Gfycat Blog

Metanaut, a Groundbreaking VR Game Studio

Part 5 in our Creator Spotlight Series

Metanaut has been around for a little while, though they’re still a start-up— they’ve been developing VR games ever since the prototype release of Oculus Rift back in 2013. Like many start-ups, getting people to spell their name right has been a bit of a challenge.

“One of my favorite incidences [of misspelling] is from a small VR news site that had repeatedly called us ‘Meta Nuts’ in the article,” said CEO Peter Kao. “One way to remember our name is to think about the word ‘astronaut.’ Our name ‘Metanaut’ means we’re explorers of the metaverse.”

So far that exploration has led them to industry awards and partnerships with big names like MSI and the University of British Columbia. Currently, Metanaut’s big project is a VR puzzle game called Ruberg, in which players use an assortment of gadgets to build wacky Rube Goldberg machines to complete various puzzles.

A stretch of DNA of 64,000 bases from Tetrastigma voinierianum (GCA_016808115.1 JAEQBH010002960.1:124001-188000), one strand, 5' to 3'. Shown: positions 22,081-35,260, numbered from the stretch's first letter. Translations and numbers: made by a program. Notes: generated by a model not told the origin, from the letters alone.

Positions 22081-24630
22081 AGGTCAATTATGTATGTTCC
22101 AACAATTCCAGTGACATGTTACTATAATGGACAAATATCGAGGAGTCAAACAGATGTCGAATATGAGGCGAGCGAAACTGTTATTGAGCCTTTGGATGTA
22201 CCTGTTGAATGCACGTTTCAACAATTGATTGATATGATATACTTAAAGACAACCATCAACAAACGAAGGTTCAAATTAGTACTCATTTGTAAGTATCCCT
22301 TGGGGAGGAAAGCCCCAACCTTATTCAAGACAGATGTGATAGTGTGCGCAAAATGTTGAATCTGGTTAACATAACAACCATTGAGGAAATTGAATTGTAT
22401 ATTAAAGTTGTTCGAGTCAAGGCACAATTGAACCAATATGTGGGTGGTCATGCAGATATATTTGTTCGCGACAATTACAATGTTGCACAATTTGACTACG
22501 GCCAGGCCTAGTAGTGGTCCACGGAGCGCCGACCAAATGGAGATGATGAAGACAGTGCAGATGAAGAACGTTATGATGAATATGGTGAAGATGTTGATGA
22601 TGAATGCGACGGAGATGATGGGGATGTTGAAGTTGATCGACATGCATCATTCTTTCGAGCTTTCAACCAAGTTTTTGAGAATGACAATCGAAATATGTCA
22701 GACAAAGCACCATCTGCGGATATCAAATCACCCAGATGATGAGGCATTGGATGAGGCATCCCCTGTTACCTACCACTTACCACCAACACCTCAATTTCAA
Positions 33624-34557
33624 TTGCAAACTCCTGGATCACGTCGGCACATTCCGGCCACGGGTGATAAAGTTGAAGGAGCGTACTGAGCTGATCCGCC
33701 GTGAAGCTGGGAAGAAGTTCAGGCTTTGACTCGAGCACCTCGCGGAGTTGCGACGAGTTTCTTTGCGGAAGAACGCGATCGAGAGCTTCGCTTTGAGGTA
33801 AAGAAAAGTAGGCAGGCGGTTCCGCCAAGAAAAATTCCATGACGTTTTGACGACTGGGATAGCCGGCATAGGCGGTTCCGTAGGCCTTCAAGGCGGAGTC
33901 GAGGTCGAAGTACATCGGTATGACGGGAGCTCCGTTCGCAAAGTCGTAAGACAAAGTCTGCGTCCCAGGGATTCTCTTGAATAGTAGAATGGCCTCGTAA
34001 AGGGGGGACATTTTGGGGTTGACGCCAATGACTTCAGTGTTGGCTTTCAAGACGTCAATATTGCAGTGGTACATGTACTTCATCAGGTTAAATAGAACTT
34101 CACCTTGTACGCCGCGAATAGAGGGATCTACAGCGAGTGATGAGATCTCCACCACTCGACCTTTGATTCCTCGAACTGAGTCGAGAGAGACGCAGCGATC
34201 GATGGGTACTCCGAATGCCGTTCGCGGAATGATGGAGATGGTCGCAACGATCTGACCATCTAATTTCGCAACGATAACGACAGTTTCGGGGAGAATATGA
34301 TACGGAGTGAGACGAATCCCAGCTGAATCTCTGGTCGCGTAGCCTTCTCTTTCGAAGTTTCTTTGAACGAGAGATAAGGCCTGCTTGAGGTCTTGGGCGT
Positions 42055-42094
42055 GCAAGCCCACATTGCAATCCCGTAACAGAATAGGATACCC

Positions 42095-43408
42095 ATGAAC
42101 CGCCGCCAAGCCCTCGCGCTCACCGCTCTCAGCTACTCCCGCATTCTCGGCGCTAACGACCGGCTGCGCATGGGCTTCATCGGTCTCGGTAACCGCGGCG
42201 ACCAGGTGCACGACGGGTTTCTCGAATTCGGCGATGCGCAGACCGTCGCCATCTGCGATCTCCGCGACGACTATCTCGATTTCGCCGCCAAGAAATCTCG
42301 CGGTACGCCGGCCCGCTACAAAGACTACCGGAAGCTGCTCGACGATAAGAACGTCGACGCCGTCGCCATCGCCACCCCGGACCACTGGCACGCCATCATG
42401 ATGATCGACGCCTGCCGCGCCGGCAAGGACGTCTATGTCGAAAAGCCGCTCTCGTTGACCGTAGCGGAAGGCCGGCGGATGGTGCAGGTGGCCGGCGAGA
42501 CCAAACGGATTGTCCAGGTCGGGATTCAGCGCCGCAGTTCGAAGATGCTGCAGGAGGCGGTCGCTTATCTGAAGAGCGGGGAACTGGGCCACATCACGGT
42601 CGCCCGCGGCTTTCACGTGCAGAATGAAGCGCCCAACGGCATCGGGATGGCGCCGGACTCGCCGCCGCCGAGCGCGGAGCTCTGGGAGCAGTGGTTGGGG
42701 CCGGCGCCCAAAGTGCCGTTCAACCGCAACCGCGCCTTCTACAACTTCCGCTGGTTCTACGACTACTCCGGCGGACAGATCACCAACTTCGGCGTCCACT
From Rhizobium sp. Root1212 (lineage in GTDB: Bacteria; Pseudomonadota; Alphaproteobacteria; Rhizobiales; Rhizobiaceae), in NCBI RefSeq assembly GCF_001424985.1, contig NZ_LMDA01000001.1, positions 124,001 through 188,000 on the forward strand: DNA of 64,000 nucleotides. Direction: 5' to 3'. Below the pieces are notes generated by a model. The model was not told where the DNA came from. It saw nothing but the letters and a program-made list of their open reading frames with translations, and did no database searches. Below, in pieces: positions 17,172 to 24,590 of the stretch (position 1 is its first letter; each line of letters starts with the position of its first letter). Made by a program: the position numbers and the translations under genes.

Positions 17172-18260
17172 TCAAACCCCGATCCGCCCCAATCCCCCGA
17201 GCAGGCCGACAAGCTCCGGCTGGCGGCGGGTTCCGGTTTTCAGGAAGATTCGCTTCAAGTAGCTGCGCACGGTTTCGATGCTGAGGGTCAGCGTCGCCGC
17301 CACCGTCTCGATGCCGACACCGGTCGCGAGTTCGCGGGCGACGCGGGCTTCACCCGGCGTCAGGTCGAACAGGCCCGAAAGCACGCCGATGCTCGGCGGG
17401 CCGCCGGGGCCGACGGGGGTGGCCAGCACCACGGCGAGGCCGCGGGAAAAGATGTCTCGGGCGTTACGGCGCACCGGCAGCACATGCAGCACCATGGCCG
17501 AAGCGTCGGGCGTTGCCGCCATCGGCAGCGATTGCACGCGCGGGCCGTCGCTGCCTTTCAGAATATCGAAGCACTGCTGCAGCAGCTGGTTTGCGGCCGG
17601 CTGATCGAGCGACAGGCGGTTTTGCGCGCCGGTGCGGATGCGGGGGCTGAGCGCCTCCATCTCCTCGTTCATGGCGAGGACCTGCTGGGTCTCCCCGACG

“Because our VR puzzle game is all about motion and dynamics, using animated GIF’s to capture chain reactions has been a great way to show the viewer what they can build instead of telling the viewer what they can expect,” says Kao. “GIFs are amazing little formats. They allow viewers to see snippets of action without having to burden them with heavier media formats that take more time to load.”

Metanaut uses Gfycat to connect with current and potential users. “Gfycat provides a stable and easy-to-use platform to upload our GIFs,” Kao says. “Loading times are far quicker; viewers get better quality images; people can interact with the GIFs with useful features such as slowdown, speedup, and pause.”

I asked Peter Kao why he thinks GIFs are a good way to showcase Metanaut’s products. “I think video games and GIFs go together for the same reason VR and GIFs go together — both are high fidelity experiences with lots of interactions with the UI and world. Still images only capture a frozen state of the world, but digital worlds in games and in VR are living, breathing realities. The only way to show that is to capture it with video.”